Two PhD positions in natural-built environmental sensing, University of Virginia

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Two PhD positions in natural-built environmental sensing, University of Virginia

Claire Griffin
Two Ph.D. Positions open at the University of Virginia Department of Environmental Sciences  

Dr. Howard Epstein and collaborators at UVA are looking for two motivated graduate students to work on an NSF-funded Navigating the New Arctic project, using field-based sensor data to understand coupled natural-built environments in Utqiagvik, Alaska. The transdisciplinary project includes environmental scientists, local residents of Utqiagvik, architects and designers, social scientists, and data scientists to explore how the built environment interacts with natural systems, and how to use this information in design and planning decisions. Co-production of knowledge with the local community is a key component of the project, and team members are studying how an interdisciplinary team communicates with each other, and community partners. The two positions will focus on terrestrial or aquatic components of the system. 

Terrestrial: This Ph.D. project will be co-advised by Dr. Epstein and Dr. Luis Felipe Murillo Rosado (UVA School of Data Science) to install a network of micrometeorological stations monitoring land-atmosphere interactions along coastal and urban gradients. Extensive datasets will be analyzed to understand how components of the built environment influence local meteorological conditions, and part of the project will include strategies for making the data accessible to various stakeholders.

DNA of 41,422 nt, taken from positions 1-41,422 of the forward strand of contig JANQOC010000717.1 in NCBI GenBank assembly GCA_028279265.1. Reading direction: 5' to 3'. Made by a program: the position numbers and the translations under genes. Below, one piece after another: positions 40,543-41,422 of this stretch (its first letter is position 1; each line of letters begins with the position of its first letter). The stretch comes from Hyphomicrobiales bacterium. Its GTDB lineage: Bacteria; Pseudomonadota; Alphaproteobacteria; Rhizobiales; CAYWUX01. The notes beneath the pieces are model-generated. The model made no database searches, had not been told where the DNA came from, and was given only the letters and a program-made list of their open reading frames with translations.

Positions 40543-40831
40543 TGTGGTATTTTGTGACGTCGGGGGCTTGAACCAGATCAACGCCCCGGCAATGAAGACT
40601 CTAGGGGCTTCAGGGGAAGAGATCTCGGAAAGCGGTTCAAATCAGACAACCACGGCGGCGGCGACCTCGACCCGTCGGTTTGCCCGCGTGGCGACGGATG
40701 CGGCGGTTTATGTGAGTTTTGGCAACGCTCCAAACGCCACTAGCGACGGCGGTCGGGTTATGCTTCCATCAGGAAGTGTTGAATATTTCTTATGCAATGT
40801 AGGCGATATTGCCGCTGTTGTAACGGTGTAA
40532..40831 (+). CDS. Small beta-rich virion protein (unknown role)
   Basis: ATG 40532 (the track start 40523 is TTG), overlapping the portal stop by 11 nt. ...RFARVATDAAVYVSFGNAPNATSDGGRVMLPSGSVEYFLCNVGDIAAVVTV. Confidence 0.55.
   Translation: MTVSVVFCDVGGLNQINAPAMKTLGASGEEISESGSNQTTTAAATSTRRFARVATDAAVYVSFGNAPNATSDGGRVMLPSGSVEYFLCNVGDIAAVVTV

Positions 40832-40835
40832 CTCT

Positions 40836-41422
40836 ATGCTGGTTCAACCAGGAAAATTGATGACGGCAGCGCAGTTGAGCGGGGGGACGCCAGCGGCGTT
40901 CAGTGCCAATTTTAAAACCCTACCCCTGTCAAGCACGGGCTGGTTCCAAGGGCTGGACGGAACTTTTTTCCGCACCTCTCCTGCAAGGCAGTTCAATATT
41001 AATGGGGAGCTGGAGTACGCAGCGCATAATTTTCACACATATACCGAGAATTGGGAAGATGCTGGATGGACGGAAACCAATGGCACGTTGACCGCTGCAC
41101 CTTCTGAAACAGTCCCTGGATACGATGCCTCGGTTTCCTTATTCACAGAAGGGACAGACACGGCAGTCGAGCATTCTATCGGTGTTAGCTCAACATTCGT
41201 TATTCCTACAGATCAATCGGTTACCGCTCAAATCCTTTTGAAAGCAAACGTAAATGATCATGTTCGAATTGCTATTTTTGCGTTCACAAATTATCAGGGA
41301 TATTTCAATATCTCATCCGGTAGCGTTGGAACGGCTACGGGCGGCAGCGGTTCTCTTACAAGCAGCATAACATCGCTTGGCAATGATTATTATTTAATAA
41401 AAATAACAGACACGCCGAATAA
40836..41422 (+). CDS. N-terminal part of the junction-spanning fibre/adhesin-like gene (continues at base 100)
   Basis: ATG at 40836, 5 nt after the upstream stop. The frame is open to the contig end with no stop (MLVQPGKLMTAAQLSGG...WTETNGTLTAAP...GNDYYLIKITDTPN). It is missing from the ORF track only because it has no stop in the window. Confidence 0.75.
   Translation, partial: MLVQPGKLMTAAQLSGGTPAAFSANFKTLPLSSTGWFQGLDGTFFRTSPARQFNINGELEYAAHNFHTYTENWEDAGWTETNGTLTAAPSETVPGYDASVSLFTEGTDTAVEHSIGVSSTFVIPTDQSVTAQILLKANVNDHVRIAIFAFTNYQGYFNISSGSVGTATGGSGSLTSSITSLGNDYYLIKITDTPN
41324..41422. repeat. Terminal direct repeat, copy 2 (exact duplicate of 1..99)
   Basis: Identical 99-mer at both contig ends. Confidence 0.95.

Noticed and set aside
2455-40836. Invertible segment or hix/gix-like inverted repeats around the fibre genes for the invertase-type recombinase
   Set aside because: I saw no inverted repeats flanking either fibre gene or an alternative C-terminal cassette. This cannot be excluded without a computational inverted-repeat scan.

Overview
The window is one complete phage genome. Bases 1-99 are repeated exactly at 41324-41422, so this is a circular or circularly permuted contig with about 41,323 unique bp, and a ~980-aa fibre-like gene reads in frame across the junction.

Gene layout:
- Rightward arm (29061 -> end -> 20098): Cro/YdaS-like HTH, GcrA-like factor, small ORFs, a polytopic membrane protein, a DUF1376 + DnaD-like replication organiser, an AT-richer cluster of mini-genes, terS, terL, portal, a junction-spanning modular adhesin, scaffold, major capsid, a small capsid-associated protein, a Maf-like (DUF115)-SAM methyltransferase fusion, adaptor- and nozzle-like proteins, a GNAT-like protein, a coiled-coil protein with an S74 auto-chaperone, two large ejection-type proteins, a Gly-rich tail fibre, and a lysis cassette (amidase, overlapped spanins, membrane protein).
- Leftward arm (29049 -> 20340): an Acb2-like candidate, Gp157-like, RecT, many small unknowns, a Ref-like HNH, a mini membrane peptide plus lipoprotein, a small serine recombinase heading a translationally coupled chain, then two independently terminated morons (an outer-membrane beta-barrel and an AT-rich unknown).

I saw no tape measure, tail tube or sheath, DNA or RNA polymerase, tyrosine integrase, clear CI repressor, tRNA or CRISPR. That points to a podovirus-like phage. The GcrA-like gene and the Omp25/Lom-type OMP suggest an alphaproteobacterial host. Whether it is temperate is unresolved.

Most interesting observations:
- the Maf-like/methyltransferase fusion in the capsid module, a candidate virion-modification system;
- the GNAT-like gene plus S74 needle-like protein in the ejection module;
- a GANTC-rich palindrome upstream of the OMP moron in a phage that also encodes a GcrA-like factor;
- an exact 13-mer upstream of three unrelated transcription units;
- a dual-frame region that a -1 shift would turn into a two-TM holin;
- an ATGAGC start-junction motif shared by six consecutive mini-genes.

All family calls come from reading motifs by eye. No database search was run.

Aquatic: This Ph.D. project will be co-advised by Dr. Epstein and Dr. Claire G. Griffin (UVA Environmental Sciences). A network of water level and water quality sensors in ponds and lagoons throughout Utqiagvik and the adjacent tundra will be used to understand interactions between infrastructure and hydrochemistry at a landscape scale, and include significant data visualization/accessibility components. 

  • Bachelor’s degree in environmental science, data science, ecology, or related field. Master’s degree is a plus.
  • Previous research experience is preferred, especially with regard to using environmental sensing equipment, handling large data sets, and time series analyses. 
  • Interest in field and data science and strong communication skills are required. This project centers on collaboration with a wide range of team members, including Utqiagvik residents, architects, designers, and social scientists. Willingness to listen and engage with a diverse group is essential. 
  • Ability to travel and work during sometimes extreme conditions is key – site visits may include winter weather, with temperatures as low as -40F. Summer conditions will often be wet, buggy, and with 24hr of sunlight. 

Start date: Jan 2021 or Summer 2021 – there is some flexibility, but the aim is to have graduate students join for our inaugural summer field season in June 2021. 
Compensation: Students will be supported by a combination of RA and TA appointments, and the details can be discussed with Dr. Epstein. 

To apply: Contact Dr. Epstein prior to application to discuss projects at [hidden email]. Students who are interested should contact Dr. Epstein by October 1st, 2020, and send a brief description of their research interests and experience, a CV/resume, and informal transcripts. Information on applying to UVA can be found here: Applications fees may be waived on request. Candidates from diverse cultural and educational backgrounds including women, LGBTQ people, people of color, and members of other underrepresented communities are strongly encouraged to apply.  

Claire G. Griffin
Postdoctoral Associate, UVA
Ph.D., Marine Science

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